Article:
America’s oldest person, a 114-year-old woman who voted in every election since women earned the right in 1920 and had the thinnest file in her doctor’s office, has died.
Verona Johnston died Wednesday at home in Worthington, said her daughter, Julie Johnson.
“She just wore out,” Johnson said. “She was still very sharp up until a few months ago.”
Johnson said her mother was “ready to go,” and that shortly before her death she said: “Dying is hard, but everyone has to do it, and I hope I do it well.”
Johnston moved to Ohio at age 98 to live with Johnson and her husband, both in their 80s.
She was born Aug. 6, 1890, in Indianola, Iowa. She was the eighth of nine children born to Civil War veteran Joseph Calhoun and Emma Speer Calhoun.
Johnston voted in every election since women earned the right in 1920, even casting an absentee ballot in November.
Relatives said Johnston lived a wholesome life, rarely visited doctors and never used the deductible on her health insurance policy. The secretary at her doctor’s office said Johnston had the thinnest file on record.
Johnston attended Drake University in Des Moines, Iowa, where she studied Latin and graduated in 1912. At the time, tuition was $54 per year.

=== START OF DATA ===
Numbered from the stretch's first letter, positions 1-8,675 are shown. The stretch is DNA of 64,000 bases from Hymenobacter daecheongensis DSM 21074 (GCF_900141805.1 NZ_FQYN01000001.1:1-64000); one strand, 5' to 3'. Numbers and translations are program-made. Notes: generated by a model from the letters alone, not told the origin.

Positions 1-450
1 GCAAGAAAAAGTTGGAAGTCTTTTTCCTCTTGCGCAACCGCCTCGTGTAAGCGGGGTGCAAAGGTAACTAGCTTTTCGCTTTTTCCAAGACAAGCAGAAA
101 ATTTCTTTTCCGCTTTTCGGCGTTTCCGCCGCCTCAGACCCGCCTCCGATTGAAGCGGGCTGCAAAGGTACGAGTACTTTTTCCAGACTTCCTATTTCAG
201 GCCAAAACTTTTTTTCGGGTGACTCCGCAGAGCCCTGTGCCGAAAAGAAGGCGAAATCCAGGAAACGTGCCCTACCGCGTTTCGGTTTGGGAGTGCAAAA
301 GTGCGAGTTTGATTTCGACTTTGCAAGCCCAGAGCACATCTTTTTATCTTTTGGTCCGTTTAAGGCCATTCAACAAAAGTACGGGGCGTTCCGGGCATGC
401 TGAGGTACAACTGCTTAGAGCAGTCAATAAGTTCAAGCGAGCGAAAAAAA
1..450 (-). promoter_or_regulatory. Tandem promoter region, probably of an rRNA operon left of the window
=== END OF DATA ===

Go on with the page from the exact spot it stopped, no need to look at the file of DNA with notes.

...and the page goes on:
Johnston taught Latin in high schools across Iowa. She married Harry Johnston, an Iowa physician who died in 1970.
After her husband’s death, Johnston traveled across Europe, taking detailed notes to share with friends when she returned.
Johnson said her mother enjoyed books, and read large-print books with a magnifying glass until she had to switch to books on tape.
Johnston’s survivors include four children, 13 grandchildren and 23 great-grandchildren.
The oldest living American is now Bettie Wilson of Mississippi, and Hendrikje van Andel of the Netherlands is the world’s oldest person, according to the Gerontology Research Group. Both are 114.
Van Andel was born June 29, 1890, and Wilson was born on Sept. 13 in that year.